Length: 100 minutes
Director: Ari Sandel (West Bank Story; Brad Cutter Ruined My Life… Again)
Starring: Vince Vaughn, Justin Long, Jon Favreau, Dwight Yoakam, Ahmed Ahmed, Peter Billingsley, Keir O’Donnell, Buck Owens, John Caparulo, Bret Ernst, Sebastian Maniscalo, Taylor Hackford
When I saw the trailer for the new Vince Vaughn documentary (deep breath…) “Vince Vaughn’s Wild West Comedy Show: 30 Days & 30 Nights- Hollywood to the Heartland”, I was pretty stoked. Vince Vaughn is one of my favorite actors and has the ability to make me laugh usually just by pretty much appearing on screen (I was crying laughing before he even spoke in “Anchorman”- I am a weirdo). The premise of the doc is pretty simple- Vince gathered a handful of hand picked up and coming comics he admired and decided to do a tour- “Just like Buffalo Bill did” according to him- across the heartland of America. Not a bad idea. The stand up comedy docs have had prior success in Jerry Seinfeld’s underrated “Comedian” and Spike Lee’s “The Kings of Comedy” (not the dozen knock offs that followed though). This doc, however, does not work. The comics Vaughn has chosen just simply are not very funny. Not funny enough to carry an entire film anyway. I can only imagine the poor saps that were drawn in to the show due to Vaughn’s name on the Marquee, saw about fifteen minutes of a usually very tired Vaughn (or so it seems), and then had to sit through the weak routines of the comics he brought along. John Caparulo has the most presence of the bunch, but even he seems like a doomed contestant on “Last Comic Standing”. Vaughn occasionally brings along some guests- “Swingers”/ “Made” partner (and “Iron Man” director) Jon Favreau, “Dodgeball” co-star Justin Long, “Wedding Crashers” co-star Keir O’Donnell, Dwight Yoakam, “Christmas Story”’s “Ralphie” (and one of the movie’s producers) Peter Billingsley, etc., but they are mostly wasted. Particularly the bit with Favreau and Long, which Long is literally asked to play waiter to the other two. Billingsley’s bit is one of the movie’s highlights as he provides some old footage of his and Vaughn’s appearance in an ‘80’s after-school special about steroids (all I could think about was that scene in “Swingers” where Vince talks about his after-school special audition). Other than that, the other aspects of the documentary fail to be of interest. The behind the scenes parts are dull with mostly the comics whining about the chores of being on tour or how their performances bombed (in which they are mostly correct). There’s also a really forced Hurricane Katrina portion in which Vaughn, very nicely, puts on a benefit show for the victims- though some of the comics complain about having to hand out free tickets to the victims, which is a bit appalling. All in all, the driving force of the movie -Vince himself- isn’t as charismatic as usual, the editing is sloppy, the comics aren’t funny, and the road trip isn’t very interesting. During a video round up before one of the shows, a fan declares something along the lines of “If Vince thinks these guys are funny, then I completely trust him!”. I hope she had a lot of drinks.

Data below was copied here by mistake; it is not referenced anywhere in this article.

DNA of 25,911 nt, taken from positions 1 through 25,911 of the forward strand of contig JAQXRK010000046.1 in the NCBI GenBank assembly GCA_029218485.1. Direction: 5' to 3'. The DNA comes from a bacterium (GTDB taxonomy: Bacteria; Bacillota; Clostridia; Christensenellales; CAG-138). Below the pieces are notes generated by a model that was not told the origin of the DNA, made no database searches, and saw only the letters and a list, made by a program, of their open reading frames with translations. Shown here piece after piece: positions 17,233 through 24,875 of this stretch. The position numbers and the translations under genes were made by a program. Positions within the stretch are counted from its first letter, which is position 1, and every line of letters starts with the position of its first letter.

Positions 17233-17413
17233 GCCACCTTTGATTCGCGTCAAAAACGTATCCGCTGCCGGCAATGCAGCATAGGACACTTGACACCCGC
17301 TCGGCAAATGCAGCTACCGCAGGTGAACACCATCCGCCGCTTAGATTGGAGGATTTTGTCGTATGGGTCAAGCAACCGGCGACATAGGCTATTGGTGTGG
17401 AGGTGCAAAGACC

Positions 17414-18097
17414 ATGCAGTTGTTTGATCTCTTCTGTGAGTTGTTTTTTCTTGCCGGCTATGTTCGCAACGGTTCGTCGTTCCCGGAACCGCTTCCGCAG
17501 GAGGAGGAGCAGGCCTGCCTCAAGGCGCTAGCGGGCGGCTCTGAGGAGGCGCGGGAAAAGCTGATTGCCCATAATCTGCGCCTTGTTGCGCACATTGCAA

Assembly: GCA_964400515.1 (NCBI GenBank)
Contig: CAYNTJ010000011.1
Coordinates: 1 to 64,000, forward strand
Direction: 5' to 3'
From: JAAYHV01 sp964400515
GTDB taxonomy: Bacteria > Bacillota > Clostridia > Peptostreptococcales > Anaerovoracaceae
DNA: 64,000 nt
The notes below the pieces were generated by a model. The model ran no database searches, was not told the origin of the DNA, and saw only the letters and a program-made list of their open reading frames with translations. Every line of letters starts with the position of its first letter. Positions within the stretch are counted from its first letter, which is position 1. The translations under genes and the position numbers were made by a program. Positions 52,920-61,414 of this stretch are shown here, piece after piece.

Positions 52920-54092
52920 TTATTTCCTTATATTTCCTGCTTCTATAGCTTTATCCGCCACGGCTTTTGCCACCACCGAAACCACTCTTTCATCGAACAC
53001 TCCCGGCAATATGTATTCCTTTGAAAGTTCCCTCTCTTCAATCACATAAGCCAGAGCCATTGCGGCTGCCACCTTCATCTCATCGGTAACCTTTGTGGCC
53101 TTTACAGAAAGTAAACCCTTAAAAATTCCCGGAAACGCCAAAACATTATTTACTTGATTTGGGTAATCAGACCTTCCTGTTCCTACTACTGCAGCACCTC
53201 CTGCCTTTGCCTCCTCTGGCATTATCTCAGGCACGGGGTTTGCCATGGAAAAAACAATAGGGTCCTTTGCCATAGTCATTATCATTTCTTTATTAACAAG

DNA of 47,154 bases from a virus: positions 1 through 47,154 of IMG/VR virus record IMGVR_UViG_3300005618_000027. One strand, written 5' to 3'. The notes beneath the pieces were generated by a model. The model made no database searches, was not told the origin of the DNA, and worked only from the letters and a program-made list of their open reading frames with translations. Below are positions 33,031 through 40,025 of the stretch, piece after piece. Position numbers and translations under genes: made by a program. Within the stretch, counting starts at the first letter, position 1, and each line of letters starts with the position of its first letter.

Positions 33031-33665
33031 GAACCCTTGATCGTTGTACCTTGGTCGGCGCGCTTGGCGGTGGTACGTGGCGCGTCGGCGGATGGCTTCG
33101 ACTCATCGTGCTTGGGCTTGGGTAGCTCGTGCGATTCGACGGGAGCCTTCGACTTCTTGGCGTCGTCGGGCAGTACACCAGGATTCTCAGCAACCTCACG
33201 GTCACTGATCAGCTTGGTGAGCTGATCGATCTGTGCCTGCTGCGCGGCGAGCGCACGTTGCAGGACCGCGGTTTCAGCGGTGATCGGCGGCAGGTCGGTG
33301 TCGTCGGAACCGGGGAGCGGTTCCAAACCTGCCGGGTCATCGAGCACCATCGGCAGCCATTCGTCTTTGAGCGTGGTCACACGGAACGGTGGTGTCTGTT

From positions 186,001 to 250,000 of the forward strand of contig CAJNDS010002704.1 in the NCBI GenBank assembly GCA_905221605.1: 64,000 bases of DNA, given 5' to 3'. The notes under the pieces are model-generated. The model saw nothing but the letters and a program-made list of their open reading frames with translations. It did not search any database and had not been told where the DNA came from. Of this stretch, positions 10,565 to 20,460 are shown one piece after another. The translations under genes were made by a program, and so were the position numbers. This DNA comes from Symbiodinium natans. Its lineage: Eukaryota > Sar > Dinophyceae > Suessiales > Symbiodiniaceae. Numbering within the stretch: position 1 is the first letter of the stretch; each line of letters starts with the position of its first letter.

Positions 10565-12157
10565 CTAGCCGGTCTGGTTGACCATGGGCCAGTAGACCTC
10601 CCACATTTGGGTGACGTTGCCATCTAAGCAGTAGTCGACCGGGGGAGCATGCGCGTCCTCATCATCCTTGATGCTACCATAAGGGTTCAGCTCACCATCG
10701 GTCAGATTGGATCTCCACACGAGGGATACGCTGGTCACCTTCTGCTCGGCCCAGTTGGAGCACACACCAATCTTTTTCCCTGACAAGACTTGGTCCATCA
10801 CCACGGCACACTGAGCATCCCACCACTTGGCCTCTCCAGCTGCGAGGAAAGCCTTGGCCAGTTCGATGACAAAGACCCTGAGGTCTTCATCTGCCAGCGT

Pre-order the DVD Here (Release Date: 06/03/08)